Dogs and Toads Don’t Make a Good Duo


By Linda Cole

Toads are great to have in your garden. They dine on bugs and are a natural pest control. Dogs love to investigate anything that moves and toads are no exception. Toads are everywhere and can pose a health hazard to an unwary dog who may happen upon one. Dogs and toads are not good playmates. In fact, in a game of toad-catching by the dog, it’s usually the toad 1 and dog 0, which leaves the dog shaking his head and foaming at the mouth.

Toads are found in wet places like backyards during and after a rain and around ponds. Other than an irritating bad taste in a dog’s mouth, most toads are not toxic enough to cause great harm to your dog. Since toads are nocturnal, it’s important to be vigilant when your dog is outside at night for his walk or run before bed, especially during or after a rain.

In order for a dog to be poisoned by a toad, he has to actually pick it up in his mouth, bite it or lick it. Dog and toad encounters can happen no matter where you live. In some parts of the country, Cane Toads will crawl into a dog’s food bowl that is sitting outside to eat the dog’s food. In rare cases, they can leave enough residual to poison the dog when he then eats from that bowl or even licks the side where the toad was perched.

Toads are not pleasant tasting even to dogs, but then, if your dog is anything like mine, they’ve put an investment into their natural instinct to hunt. For a dog, toad hunting begins with staring, stalking, sniffing and then finally the catch. Of course that always results in the dog quickly spitting the offending toad out which is followed by foaming and a look to us like it was our fault they put that nasty tasting thing in their mouth in the first place. In most cases, the toad does not have enough toxin to harm your dog. However, the Colorado River Toad and the Cane Toad (also called the Marine Toad, Bufo Toad or Giant Toad) are the two most poisonous toads in the United States. Both are found in the southern parts of the country. The Colorado River Toad lives in the Southwestern states from Arizona to Southern California. The Cane Toad is found in South Texas and Florida. If you live in an area where these toads reside, it’s important to know what to watch for if your dog catches one.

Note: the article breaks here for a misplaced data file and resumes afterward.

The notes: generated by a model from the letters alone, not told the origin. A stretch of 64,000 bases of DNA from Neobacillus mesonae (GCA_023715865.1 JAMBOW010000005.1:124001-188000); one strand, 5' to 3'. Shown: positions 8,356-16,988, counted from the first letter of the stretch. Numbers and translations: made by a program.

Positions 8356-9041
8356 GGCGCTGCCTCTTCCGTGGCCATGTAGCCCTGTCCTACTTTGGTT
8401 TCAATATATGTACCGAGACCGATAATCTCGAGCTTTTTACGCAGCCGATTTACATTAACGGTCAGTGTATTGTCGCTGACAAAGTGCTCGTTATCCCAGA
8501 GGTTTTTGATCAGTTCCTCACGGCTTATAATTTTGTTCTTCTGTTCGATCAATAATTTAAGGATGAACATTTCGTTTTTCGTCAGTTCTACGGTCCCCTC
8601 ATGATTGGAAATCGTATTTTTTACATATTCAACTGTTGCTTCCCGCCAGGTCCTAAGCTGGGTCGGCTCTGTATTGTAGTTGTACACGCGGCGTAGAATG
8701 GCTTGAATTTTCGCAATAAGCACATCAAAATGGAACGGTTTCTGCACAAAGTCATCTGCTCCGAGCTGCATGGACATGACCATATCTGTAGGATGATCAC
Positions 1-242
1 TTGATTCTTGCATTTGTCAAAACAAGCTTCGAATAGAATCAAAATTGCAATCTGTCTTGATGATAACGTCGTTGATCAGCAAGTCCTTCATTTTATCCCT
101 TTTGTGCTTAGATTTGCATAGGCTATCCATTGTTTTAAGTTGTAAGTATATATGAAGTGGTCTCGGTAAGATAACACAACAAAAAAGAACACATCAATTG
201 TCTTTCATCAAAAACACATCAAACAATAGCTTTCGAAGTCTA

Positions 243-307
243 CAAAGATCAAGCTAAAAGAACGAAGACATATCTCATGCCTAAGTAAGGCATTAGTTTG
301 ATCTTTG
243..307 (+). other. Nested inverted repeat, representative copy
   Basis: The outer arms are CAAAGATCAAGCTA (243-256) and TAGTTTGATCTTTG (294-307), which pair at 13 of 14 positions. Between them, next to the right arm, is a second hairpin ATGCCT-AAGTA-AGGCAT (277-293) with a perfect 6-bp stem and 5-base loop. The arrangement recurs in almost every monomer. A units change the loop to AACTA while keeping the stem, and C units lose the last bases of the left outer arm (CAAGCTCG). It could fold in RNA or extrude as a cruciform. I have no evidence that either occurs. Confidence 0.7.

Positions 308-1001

The first obvious sign your dog caught a toad is foaming at the mouth. He may indicate his mouth is irritated by pawing at his mouth and shaking his head. A dog and toad encounter can leave the dog with mouth pain. Check his gums for inflammation or redness if he appears to be having pain in his mouth. If you suspect your dog caught a toad, you can flush his mouth with water from a garden hose. Try not to let the water run down his nose or throat by rinsing from the side of his mouth and holding his head down so the water runs out of his mouth. Gently rub the gums and inside of his mouth until the slimy feeling is gone.

Vomiting, weakness, appearing confused or disoriented, fever, labored breathing, seizures or diarrhea are signs your dog has been poisoned by a toad. Immediate medical treatment is required at this point. There is currently no series of tests a vet can run to determine if your dog has toad poisoning. Their best clue comes from an astute dog owner who either saw the encounter or recognized the signs, and by an abnormal heart rate found after an EKG. A hospitalized stay may be required that would include IV fluids, medication for pain, seizures, fever and stress as well as treating and controlling the dog’s abnormal heartbeat.